Kiona: So, I'm abrosexual! I live in the south if the USA, and LGBT+ isn't really supported in my state. It's terrible because if two brothers are walking down the street and one has their arm around the other they'll be called a faggot and crap. And it kind of makes it worse because I still live with my family and they don't support, they despise LGBT+.
I've only came out to like 3 people here and that's really only because they're like family. I absolutely hate all the derogatory terms used, it's useless. But really what can we do? I constantly feel like a underdog, but sometimes that's ok! Instead of continuing to beat myself up over it, I moved past it. I found people (online) to talk to that make me feel like my sexuality is normal. I feel like some LGBT+ people who's family doesn't support fails to realize that there's someone out there that does that wouldn't mind.talking to them. They just have to open their eyes a little bit. And as for the people that don't support? I really don't see why they don't. It's kind of childish? They refuse to accept the cold hard truth, and it's terrible.
Avy: Do you think it's more likely that you would be open about your sexuality if you lived in another part of the U.S.?
Kiona: Probably. Like, Cincinnati or somewhere near there? For sure. I personally think the South in general is the worst about LGBT+ since there's a deep history of violence against a single community here.
Avy: I gathered that the online community has helped you feel welcome. Can you tell me a little more about that?
Kiona: I've always felt more comfortable talking to people through a screen. It's kind of sad but true. My closest friend is in Sweden, if I remember correctly. It's not really just anyone I can talk to, just this certain group and a few other people. From day one they've accepted me, and when I had the guts to tell them about my sexuality, they didn't look at me any differently. I loved that, it's not something that's common. To me anyways. I can talk to them about nearly anything and they'll try their best to help me. They're like the family I never had, and I couldn't be more grateful.
Avy: What do you see for yourself in the future? Do you think you'll move somewhere where it's easier to be yourself, or will you stand your ground and force others to open their eyes instead?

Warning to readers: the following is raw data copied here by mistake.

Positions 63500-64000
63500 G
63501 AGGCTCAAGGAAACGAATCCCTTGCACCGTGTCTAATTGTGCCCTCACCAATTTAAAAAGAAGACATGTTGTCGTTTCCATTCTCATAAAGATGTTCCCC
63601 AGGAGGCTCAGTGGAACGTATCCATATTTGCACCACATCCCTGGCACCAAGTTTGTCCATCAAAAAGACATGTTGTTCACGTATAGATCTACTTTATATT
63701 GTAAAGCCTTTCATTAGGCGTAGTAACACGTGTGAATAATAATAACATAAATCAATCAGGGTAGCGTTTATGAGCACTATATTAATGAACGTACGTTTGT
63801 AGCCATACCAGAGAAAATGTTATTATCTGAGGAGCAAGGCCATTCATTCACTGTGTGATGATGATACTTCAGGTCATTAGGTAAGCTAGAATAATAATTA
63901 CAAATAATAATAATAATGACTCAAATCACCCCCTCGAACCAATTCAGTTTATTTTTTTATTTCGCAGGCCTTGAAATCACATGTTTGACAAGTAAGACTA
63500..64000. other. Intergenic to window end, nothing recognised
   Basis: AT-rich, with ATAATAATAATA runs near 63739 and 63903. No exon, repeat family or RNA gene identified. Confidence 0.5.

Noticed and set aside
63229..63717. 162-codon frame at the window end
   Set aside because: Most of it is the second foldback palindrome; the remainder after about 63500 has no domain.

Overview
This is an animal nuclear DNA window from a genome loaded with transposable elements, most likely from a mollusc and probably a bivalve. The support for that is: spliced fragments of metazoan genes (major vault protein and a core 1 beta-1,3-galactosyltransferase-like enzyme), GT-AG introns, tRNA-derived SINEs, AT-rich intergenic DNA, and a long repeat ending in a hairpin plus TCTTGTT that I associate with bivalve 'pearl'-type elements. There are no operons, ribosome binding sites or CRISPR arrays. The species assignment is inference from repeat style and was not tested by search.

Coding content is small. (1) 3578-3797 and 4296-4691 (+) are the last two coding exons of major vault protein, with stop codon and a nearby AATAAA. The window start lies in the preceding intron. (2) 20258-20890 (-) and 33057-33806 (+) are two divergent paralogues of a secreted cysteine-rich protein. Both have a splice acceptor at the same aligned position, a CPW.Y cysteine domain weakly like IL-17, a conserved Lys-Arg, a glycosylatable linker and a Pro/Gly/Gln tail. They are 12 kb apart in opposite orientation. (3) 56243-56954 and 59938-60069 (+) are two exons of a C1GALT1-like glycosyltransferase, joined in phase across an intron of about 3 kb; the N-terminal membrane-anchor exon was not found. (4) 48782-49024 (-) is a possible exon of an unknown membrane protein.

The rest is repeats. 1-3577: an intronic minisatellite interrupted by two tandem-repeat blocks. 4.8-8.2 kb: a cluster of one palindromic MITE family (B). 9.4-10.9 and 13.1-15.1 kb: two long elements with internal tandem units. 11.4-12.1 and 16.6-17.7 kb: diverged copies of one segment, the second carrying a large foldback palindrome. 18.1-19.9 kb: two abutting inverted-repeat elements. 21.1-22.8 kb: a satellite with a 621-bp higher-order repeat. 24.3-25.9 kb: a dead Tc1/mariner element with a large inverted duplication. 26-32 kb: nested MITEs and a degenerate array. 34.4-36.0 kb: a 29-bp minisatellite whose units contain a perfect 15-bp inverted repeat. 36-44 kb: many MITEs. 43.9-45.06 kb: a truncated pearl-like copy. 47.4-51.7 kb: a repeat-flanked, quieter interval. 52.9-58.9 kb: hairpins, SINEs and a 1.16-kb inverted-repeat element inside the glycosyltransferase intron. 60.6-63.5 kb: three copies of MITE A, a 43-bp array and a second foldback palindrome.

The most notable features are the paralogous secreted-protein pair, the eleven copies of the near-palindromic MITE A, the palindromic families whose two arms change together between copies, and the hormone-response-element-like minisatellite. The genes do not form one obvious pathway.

Kiona: Honestly? I sometimes see myself dead in 5, maybe 10, years. I had a small breakdown about a month ago and I tried to commit suicide. I recently quit self harming, but that doesn't mean my eyes are fully open. There's still hate that I get (some doesn't have anything to do with LGBT+) and most of it is about my body. How I'm too fat, too tall, crap like that. It's made me stop eating as much, throw up what I do eat, eat stuff that isn't actually food simply to fill my stomach and not look as fat. I may have already messed up my body internally, despite being the weight I am. It's hard, because I still have those thoughts. I can't do anything without criticizing myself, usually about my weight. I've gained like 15 pounds back because people started saying I was too skinny, that it was ugly. Now? I'm just the fat girl again. I try to be positive, but it's hard when I'm constantly reminded about it. I'm slowly relapsing and it sucks because I feel like I can't do anything about it.However, if I am alive, I'd most likely move. I don't like the negative atmosphere that I constantly feel here. I got a bit sidetracked, sorry.
Avy: That sounds really tough, really really tough. I'm so sorry that you're not in a good environment.
Kiona: I can't change how people think, believe me, I've tried. I'm slowly learning to cope differently, I'm taking up yoga, meditation, stuff to keep my mind clear that I can do when I feel down. I think it'd be ok because I'm kind of learning that no matter what, no one can change me but myself. But, it's your book (: And don't be sorry, even though my physical environment isn't good, I have people I can talk to. Even if they're hours away, and it's through a screen, it helps me. I like to think that's good.
Avy: I think it's really good that you have people to talk to! That's the most important thing - that we don't feel alone.
Kiona: Ah, what was it you said? Loneliness is as bad as hopelessness? Vice versa? Thank you for listening
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Real stories from the World - LGBTQ+Non-Fiction
This collection of stories is an attempt to share stories of how it is to live as a member of the LGBTQ+ community in different parts of the world. The first stories will post the 17th of May, the International day against homophobia and transphobia...